Sunset Rubdown



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Sunset Rubdown

Sunset Rubdown Photograph: David Horvitz

Grand Ballroom at the Manhattan Center; Fri 16

Pigeonholing anything as a “side project” automatically diminishes its worth, so let’s be fair and say that Sunset Rubdown became Spencer Krug’s main gig this year. He and his bandmates released Dragonslayer, the group’s third proper album, eclipsing Krug’s work with Wolf Parade. Among the best records of the year, this epic could appeal to the D&D set, Zep fans and indie bloggers alike. Its structures are layered and complex, the overarching themes Arthurian. Krug’s songs are immediately approachable but penetrable only after many listens. Take the second track, “Idiot Heart,” in which multiple, distinct movements build toward a curious invocation: “I hope that you die in a decent pair of shoes / You’ve got a lot of long walking to do.”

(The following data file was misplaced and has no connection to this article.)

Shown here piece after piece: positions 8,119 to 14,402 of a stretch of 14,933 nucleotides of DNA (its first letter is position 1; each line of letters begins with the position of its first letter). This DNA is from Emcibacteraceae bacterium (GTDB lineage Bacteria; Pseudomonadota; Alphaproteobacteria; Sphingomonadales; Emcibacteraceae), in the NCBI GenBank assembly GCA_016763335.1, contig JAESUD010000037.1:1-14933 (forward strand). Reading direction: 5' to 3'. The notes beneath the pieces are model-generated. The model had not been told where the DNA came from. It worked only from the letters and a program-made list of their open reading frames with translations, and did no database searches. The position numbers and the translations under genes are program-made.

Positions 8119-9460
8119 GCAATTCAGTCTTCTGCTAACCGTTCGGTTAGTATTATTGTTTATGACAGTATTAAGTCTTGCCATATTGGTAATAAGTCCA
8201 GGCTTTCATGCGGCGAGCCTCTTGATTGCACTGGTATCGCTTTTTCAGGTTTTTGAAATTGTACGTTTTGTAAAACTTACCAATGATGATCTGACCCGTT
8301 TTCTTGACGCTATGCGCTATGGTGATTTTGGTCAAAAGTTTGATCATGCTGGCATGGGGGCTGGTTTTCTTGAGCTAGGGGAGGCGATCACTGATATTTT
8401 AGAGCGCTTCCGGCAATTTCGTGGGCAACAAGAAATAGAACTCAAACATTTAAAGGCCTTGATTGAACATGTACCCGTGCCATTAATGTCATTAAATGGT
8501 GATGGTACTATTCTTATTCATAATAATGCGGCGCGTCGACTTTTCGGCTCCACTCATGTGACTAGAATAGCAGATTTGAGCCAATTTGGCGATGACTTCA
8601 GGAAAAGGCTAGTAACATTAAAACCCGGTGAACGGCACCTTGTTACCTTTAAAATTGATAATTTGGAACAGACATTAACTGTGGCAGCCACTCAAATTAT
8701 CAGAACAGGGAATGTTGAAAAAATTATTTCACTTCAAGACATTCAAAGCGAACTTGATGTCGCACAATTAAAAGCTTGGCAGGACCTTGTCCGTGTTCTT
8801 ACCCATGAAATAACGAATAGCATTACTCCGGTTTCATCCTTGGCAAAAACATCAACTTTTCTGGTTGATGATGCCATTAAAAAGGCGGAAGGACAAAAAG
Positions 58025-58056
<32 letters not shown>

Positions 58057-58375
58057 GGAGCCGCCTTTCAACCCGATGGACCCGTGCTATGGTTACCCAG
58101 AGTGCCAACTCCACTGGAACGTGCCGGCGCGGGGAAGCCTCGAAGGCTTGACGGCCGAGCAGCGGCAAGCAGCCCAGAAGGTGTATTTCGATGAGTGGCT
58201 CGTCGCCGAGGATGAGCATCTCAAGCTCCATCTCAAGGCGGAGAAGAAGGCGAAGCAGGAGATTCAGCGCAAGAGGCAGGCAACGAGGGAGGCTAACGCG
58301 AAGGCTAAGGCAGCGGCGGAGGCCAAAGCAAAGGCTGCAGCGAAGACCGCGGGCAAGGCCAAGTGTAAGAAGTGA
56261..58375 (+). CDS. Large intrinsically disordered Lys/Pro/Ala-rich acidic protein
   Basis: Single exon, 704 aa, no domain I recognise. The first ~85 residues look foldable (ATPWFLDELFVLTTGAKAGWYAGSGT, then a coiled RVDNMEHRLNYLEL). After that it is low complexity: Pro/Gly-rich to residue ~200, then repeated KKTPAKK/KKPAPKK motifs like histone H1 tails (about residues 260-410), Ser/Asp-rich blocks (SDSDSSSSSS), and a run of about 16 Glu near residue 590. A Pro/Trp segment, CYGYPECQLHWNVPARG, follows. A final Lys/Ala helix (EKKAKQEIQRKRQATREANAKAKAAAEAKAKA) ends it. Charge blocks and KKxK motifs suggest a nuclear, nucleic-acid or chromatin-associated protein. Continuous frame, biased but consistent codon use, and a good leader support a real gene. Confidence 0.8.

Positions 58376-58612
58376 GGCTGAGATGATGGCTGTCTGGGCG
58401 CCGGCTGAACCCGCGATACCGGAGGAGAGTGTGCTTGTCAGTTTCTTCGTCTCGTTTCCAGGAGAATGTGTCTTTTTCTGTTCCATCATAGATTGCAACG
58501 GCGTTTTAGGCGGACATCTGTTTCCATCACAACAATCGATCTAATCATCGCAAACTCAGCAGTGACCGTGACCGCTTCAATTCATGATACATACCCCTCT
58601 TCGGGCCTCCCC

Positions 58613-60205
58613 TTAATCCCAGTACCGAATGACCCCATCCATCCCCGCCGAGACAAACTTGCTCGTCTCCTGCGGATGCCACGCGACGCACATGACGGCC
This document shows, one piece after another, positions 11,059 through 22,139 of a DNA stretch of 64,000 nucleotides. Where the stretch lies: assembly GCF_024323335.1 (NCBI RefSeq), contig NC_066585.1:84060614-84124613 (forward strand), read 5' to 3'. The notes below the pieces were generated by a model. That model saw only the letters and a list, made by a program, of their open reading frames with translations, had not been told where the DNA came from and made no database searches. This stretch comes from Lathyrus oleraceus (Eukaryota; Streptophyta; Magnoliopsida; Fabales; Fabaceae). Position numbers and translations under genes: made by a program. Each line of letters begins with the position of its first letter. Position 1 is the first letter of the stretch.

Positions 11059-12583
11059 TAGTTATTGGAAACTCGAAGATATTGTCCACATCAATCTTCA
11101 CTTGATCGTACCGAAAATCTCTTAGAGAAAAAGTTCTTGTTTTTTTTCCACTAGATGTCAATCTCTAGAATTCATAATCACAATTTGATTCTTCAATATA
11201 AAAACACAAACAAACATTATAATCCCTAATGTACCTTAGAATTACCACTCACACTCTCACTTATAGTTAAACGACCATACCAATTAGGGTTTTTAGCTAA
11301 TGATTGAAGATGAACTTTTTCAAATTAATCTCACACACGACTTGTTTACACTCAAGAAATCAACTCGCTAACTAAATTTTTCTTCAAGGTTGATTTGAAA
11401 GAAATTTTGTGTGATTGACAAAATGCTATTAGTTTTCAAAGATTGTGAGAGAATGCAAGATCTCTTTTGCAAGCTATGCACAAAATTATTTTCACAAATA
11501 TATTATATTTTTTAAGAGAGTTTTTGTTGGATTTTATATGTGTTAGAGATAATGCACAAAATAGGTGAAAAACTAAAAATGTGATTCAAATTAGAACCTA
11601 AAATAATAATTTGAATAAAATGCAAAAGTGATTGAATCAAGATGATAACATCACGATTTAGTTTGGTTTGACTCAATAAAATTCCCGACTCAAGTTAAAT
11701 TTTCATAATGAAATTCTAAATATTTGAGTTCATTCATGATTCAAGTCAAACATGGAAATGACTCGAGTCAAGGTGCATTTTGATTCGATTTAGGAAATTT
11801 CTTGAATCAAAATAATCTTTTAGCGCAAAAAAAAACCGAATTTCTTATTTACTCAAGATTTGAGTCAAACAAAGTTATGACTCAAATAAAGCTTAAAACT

Krug’s non sequitur--laden stream of consciousness—part James Joyce, part Yogi Berra—spews forth in an adolescent warble, as if from a learned Mike Tyson. Onstage, the dexterous players energetically reproduce the album’s overwhelming, intricate blasts. Or, as the bandleader explains in “Nightingale/December Song”: “But like all fireworks and all sunsets, we all burn in different ways / You are a fast explosion, and I am the embers.”—Colin St. John

Sunset Rubdown

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